The same techniques turn out to also make progress on some conjectures of Erdös-Pomerance and Hildebrand regarding patterns of the largest prime factor of a natural number . For instance, we improve results of Erdös-Pomerance and of Balog demonstrating that the inequalities

and

each hold for infinitely many , by demonstrating the stronger claims that the inequalities

and

each hold for a set of of positive lower density. As a variant, we also show that we can find a positive density set of for which

for any fixed (this improves on a previous result of Hildebrand with replaced by . A number of other results of this type are also obtained in this paper.

In order to obtain these sorts of results, one needs to extend the entropy decrement technology from the setting of multiplicative functions to that of what we call “weakly stable sets” – sets which have some multiplicative structure, in the sense that (roughly speaking) there is a set such that for all small primes , the statements and are roughly equivalent to each other. For instance, if is a level set , one would take ; if instead is a set of the form , then one can take . When one has such a situation, then very roughly speaking, the entropy decrement argument then allows one to estimate a one-parameter correlation such as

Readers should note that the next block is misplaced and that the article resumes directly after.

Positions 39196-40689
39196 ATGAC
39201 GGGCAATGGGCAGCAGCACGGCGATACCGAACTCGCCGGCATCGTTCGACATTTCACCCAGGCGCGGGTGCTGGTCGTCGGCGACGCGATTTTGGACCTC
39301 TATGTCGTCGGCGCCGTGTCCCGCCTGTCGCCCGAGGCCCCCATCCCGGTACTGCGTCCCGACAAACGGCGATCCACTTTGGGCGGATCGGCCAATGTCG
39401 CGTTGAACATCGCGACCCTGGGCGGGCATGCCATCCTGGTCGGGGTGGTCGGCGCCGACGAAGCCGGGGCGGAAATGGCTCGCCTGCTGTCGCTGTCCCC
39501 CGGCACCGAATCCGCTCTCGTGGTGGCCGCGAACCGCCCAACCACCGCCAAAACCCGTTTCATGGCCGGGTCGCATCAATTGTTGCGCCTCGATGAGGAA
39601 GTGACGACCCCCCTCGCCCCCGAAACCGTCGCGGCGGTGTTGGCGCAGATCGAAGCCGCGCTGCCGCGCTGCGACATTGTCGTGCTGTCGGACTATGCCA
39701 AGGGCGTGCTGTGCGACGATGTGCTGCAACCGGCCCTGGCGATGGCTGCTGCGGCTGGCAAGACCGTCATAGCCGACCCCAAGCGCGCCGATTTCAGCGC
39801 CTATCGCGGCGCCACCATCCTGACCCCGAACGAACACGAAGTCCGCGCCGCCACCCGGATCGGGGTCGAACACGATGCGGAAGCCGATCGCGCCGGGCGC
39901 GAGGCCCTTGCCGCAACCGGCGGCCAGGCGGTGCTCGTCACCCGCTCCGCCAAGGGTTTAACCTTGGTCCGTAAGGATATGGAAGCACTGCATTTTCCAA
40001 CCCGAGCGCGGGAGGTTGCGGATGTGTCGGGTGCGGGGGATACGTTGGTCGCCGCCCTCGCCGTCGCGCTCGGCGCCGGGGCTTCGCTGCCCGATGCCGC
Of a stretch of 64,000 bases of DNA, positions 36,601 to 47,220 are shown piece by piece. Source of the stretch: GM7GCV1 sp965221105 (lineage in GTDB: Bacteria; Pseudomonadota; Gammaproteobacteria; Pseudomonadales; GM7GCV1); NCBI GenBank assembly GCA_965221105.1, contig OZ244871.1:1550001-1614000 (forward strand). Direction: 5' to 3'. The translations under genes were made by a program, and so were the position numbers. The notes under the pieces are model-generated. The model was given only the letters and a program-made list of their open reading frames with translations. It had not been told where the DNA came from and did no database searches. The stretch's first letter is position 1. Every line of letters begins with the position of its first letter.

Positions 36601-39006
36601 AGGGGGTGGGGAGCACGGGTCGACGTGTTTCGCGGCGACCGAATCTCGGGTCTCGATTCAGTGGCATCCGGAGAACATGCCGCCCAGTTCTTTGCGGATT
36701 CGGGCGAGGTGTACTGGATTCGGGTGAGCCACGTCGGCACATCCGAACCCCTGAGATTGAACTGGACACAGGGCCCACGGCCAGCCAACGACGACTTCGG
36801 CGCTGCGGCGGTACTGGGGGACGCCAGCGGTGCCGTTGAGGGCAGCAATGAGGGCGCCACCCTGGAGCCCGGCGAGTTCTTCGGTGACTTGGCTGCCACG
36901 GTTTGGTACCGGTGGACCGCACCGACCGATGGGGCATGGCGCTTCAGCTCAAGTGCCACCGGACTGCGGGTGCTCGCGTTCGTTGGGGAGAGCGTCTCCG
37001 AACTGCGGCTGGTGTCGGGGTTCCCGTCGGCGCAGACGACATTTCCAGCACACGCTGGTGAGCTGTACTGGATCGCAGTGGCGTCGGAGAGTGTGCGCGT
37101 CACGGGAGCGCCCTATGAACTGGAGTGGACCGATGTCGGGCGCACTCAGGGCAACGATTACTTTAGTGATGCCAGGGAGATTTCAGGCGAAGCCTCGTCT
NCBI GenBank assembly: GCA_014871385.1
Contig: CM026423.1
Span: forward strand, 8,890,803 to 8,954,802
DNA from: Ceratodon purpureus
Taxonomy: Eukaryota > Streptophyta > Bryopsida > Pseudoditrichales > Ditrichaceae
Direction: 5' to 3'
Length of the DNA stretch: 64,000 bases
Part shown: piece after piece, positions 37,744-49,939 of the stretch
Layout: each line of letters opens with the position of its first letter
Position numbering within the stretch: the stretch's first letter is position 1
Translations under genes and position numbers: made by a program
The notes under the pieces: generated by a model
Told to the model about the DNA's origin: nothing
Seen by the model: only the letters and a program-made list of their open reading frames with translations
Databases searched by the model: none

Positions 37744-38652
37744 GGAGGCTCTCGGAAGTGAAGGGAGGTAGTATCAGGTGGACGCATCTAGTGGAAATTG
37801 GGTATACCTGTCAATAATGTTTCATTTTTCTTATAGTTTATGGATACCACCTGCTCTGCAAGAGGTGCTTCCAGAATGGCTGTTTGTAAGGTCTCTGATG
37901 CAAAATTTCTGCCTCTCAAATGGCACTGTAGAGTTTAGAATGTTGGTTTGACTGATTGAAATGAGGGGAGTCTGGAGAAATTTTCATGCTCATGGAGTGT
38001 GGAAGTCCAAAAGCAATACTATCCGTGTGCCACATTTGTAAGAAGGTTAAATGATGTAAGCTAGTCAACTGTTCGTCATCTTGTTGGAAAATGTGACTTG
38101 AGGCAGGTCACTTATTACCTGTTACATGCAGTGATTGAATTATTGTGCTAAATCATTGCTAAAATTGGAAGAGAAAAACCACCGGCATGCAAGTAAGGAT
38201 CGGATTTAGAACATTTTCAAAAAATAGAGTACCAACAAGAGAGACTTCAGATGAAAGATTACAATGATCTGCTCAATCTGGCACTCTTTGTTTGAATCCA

with a two-parameter correlation such as

(where we will be deliberately vague as to how we are averaging over and ), and then the use of the “linear equations in primes” technology of Ben Green, Tamar Ziegler, and myself then allows one to replace this average in turn by something like

where is constrained to be not divisible by small primes but is otherwise quite arbitrary. This latter average can then be attacked by tools from additive combinatorics, such as translation to a continuous group model (using for instance the Furstenberg correspondence principle) followed by tools such as Kneser’s inequality (or inverse theorems to that inequality).